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All you need:

Space, carpark or any empty plot of land with sun.

A minimum open space of  12m² .

Space is available for a minimum of 2 years.

Access to a water source for watering plants.

Time to care for your plants.


Passion fruit vines are an incredible plant to grow in any garden. Not only do they produce mouth-wateringly delicious fruit, their vine can also serve as a stunning camouflage over unsightly walls and fences. 

1. Planting

Position your passionfruit vine in full sun with protection from strong winds. Passionfruit vines grow extensive root systems so ensure the spot you choose to plant has plenty of space, free from weeds, competing plants, and grass.


They will also spread up to 10 meters squared so choose or build a structure that can accommodate it.  Passionfruit vines can be trained to grow along your fence, on a wooden or wire trellis, or over an arbour. Just install some wire or mesh to support its tendrils.

2. Pollination

Yellow passionfruit flowers are self-sterile. Carpenter bees are most efficient at pollinating passionfruit flowers and if they are not available, hand-pollination is the next best alternative.

3. Soil

Passionfruit vines are grown on many soil types but light to heavy sandy loams, of medium texture are most suitable, and pH should be from 6.5 to 7.5. If the soil is too acid, lime must be applied. Good drainage is essential to minimize the incidence of collar rot.

4. Seedling

Passionfruit vines are usually grown from seeds. With the yellow form, seedling variation provides cross-pollination and helps overcome the problem of self-sterility. Some say that the fruits should be stored for a week or two to allow them to shrivel and become perfectly ripe before seeds are extracted. If planted soon after removal from the fruit, seeds will germinate in 2 to 3 weeks.


Cleaned and stored seeds have a lower and slower rate of germination. Sprouting may be hastened by allowing the pulp to ferment for a few days before separating the seeds, or by chipping the seeds or rubbing them with fine sandpaper. Soaking, often recommended, has not proved helpful.


Seeds are planted 1/2 in (1.25 cm) deep in beds, and seedlings may be transplanted when 10 in (25 cm) high. If taller–up to 3 ft (.9 in)–the tops should be cut back and the plants heavily watered.

Some growers prefer layers or cuttings of matured wood with 3 to 4 nodes. Cuttings should be well rooted and ready for setting out in 90 days.

5. Culture

The highest yields in yellow passionfruit are obtained when the vines are set 10 ft (3 m) apart from each way. Commercially, vines are trained to strongly-supported wire trellises at least 7 ft (2.13 m) high.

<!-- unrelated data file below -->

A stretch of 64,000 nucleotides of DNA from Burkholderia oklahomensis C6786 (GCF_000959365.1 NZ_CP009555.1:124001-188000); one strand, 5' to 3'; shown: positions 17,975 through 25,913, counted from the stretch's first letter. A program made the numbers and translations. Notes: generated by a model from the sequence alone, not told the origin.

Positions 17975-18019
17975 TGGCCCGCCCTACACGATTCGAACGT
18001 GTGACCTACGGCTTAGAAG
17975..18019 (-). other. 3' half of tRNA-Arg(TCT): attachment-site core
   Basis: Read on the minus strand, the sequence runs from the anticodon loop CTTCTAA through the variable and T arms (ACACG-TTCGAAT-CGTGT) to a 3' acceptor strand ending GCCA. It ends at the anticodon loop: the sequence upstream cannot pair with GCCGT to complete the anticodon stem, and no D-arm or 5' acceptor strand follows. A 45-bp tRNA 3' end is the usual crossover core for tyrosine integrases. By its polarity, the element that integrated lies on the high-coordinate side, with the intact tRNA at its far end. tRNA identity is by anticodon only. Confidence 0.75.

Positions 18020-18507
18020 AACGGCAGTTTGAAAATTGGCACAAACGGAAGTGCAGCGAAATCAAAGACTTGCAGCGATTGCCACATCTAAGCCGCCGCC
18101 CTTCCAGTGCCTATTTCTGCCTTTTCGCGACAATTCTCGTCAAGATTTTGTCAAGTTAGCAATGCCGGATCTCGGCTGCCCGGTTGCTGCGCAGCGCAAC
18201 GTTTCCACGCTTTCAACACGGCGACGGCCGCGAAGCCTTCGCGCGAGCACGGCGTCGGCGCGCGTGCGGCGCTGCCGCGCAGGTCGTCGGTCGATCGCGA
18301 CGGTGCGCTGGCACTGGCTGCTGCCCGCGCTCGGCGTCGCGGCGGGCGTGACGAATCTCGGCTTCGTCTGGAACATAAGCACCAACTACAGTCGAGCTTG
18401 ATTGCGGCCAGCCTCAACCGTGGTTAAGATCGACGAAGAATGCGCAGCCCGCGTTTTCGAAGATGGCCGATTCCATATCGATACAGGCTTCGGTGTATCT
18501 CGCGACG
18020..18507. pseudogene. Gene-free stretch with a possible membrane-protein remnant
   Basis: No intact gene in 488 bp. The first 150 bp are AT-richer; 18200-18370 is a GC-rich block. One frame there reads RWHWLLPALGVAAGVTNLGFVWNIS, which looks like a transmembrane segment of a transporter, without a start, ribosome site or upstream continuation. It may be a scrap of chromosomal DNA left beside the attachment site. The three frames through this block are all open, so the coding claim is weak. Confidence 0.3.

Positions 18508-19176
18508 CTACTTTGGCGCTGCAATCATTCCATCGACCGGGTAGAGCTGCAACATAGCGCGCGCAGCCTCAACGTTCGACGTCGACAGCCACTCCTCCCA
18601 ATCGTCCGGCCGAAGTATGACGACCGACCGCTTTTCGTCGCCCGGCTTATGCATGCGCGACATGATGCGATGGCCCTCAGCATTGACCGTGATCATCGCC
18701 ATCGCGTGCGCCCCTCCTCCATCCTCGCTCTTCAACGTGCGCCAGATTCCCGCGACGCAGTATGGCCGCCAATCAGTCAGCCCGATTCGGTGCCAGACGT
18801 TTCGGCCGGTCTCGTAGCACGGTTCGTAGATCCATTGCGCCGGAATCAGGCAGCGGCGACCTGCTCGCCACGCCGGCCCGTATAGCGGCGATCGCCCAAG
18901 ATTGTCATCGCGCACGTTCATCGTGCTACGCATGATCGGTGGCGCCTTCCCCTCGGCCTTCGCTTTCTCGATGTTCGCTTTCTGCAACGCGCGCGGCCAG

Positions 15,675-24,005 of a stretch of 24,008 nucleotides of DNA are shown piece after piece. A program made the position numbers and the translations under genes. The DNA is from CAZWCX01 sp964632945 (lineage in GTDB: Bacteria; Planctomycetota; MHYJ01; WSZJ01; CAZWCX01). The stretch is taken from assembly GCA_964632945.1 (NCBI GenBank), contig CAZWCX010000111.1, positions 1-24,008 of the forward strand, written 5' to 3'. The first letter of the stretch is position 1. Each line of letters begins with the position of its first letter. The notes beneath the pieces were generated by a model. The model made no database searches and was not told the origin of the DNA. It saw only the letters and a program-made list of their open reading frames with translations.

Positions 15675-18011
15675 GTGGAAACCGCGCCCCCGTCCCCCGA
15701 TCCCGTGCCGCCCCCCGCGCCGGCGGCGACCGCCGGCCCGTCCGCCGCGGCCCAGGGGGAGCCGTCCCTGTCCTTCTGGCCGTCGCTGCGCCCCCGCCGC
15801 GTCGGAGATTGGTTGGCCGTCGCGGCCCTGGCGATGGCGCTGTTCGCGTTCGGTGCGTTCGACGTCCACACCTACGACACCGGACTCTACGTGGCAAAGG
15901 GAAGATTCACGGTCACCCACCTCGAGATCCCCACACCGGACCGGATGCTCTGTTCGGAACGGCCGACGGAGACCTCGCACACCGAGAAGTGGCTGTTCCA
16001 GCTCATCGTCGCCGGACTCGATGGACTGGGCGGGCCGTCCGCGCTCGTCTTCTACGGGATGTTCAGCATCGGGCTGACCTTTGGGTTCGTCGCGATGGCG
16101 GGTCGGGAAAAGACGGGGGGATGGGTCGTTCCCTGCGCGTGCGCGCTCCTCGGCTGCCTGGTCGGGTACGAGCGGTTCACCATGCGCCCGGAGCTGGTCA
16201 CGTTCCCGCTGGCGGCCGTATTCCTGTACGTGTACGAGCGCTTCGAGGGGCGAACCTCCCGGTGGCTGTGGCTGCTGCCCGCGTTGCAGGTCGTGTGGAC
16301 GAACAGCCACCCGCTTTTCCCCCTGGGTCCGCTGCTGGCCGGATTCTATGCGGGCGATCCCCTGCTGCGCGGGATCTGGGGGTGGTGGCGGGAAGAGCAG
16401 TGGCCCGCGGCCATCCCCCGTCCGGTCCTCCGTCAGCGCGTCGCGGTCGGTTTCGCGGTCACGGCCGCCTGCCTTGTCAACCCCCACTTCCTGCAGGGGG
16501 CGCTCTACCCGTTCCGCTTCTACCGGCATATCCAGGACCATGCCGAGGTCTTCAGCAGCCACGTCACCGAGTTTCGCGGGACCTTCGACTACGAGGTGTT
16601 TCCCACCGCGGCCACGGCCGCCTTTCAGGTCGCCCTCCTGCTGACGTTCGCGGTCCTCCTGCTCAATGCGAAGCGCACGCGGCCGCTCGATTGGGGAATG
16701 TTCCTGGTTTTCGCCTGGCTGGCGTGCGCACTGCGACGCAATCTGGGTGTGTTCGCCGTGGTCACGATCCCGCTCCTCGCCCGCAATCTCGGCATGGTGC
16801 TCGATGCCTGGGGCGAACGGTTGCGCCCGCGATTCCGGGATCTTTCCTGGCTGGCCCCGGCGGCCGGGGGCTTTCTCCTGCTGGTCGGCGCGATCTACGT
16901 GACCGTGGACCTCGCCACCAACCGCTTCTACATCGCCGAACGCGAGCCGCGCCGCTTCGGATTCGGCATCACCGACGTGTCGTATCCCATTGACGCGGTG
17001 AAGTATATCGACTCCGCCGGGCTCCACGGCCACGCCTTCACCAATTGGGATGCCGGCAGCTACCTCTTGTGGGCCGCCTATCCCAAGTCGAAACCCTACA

After a vine of either the yellow or purple passionfruit attains 2 years of age, pruning once a year will stimulate new growth and consequently more flower and fruit production. Judicious pruning of lateral branches after fruiting aids in disease control and can extend plantation life to 5 or 6 years.

Regular watering will keep a vine flowering and fruiting almost continuously. Water requirement is high when fruits are approaching maturity. If soil is dry, fruits may shrivel and fall prematurely. 

6. Fertilizing


Fertilizer (10-5-20 NPK) should be applied at the rate of 3 lbs (1.36 kg) per plant 4 times a year, under normal conditions. Annual supplements of 8 oz (220 g) urea and 7 1/2 oz (210 g) potassium sulfate per plant per year of age will have a highly favorable effect on production. It is said that 32 to 36 oz (900-1,000 g) of nitrogen is required to produce 66 lbs (30 kg) of fruits, but excessive nitrogen will cause premature fruit drop. Passionfruit vines should always be watched for deficiencies, particularly in potassium and calcium, and of less importance, magnesium.

7. Fruiting

The passionfruit vine, especially the yellow, is fast-growing and will begin to bear in 1 to 3 years. Ripening occurs 70 to 80 days after pollination. Ripe fruits fall to the ground and will roll in between mounded rows. They do not attract flies or ants but should be collected daily to avoid spoilage from soil organisms.

In South Africa, they are subject to sunburn damage on the ground and, for that reason, are picked from the vines 2 or 3 times a week in the summertime before they are fully ripe, that is when they are light-purple. At this stage, they will reach the fresh fruit market before they wrinkle. 


For juice processing, the fruit is allowed to attain a deep-purple color. In India and Israel, the fruits are always picked from the vine rather than being allowed to fall. It has been found that fallen fruits are lower in soluble solids, sugar content, acidity, and ascorbic acid content.

8. Weeding

Injuries to the base of the vine that will allow entrance of disease organisms, can be avoided by hand-weeding or the application of herbicides around the main stems. These practices will also protect the shallow root system. 

9. Storage

Underripe yellow passionfruits can be ripened and stored at 20º C with relative humidity of 85 to 90%. Ripening is too rapid at 30º C. Ripe fruits keep for one week at 2.22º-7.22º C. Fruits stored in unperforated, sealed, polyethylene bags at 23.1º C, have remained in good condition for 2 weeks. Coating with paraffin and storing at 5º to 7º C and relative humidity of 85 to 90%, has prevented wrinkling and preserved quality for 30 days.

All you need:

Space, carpark or any empty plot of land with sun.

A minimum open space of  12m² .

Space is available for a minimum of 2 years.

Access to a water source for watering plants.

Time to care for your plants.

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